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Lie back to enjoy new art at National Gallery

Visitors recline on a floor installation by Celine Condorelli at the National Gallery in London. (PA)
Visitors recline on a floor installation by Celine Condorelli at the National Gallery in London. (PA)

Visitors to the National Gallery will be invited to lie back, relax and become part of the exhibition in an new installation unveiled on Wednesday.

The work by artist in residence Céline Condorelli is a 25 by 6 metre textile sculpture on the ceiling of one of the gallery’s main rooms.

Her work, called Pentimenti (The Corrections), also includes recordings of people made in nearby Trafalgar Square bringing the outside world into the gallery. It was partly inspired by time Condorelli spent alone in the galleries at night when the sound of buskers playing outside would filter through the wrought iron grates in the floor.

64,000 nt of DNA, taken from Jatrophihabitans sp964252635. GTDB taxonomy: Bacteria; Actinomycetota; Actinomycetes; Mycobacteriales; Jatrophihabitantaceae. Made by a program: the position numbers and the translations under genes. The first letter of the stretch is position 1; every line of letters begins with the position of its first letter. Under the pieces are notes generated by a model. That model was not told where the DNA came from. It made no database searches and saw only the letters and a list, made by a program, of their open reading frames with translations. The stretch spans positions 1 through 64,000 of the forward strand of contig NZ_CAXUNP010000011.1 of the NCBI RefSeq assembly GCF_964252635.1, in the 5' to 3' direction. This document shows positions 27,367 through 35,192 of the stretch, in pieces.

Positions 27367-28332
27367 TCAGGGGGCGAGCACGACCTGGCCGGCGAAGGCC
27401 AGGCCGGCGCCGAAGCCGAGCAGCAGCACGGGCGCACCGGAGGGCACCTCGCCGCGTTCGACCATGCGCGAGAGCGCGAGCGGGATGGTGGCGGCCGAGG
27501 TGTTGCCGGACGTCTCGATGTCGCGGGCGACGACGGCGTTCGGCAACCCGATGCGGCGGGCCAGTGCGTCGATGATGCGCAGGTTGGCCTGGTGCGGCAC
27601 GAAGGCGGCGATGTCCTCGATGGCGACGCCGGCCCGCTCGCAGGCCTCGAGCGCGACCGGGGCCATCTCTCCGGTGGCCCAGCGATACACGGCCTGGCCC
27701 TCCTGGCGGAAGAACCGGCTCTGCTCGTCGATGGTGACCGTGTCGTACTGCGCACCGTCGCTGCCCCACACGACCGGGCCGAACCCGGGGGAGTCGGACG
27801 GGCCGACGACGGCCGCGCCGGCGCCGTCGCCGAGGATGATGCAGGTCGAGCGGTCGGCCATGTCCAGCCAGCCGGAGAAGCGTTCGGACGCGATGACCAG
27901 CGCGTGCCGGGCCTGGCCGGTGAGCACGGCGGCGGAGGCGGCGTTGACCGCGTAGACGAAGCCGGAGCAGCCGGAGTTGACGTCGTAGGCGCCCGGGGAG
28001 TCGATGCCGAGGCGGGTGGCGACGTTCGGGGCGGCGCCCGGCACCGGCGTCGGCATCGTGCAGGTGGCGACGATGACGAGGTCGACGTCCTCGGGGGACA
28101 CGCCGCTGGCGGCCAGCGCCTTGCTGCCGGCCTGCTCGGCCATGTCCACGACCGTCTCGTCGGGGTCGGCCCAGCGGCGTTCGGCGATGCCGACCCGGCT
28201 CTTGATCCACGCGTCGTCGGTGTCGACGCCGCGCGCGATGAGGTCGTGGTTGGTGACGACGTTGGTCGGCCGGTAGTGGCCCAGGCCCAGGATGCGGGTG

Condorelli, whose work can be viewed in Room 31 of the gallery until January 7 next year, said she was “hugely honoured” to have been artist in residence.

She said: “Being given the opportunity to spend time in the company of such a rich collection is incredible and I look forward to getting to know the museum inside and out.

“This feels like an important moment to address cultural institutions and their social responsibilities with fresh eyes as well as the role of artists within them.”

Founded in 1824, the gallery’s collection of thousands of works includes landmark paintings by artists including Leonardo da Vinci, JMW Turner and Claude Monet.

Gallery director Gabriele Finaldi welcomed the new work.

He said: “Céline’s thoughtful and striking objects and installations provide new insights into our collections and the life and activity of our museums.”

Condorelli is the third artist in residence to work on the gallery’s programme of contemporary art following in the footsteps of Rosalind Nashashibi in 2019 and Ali Cherri in 2021.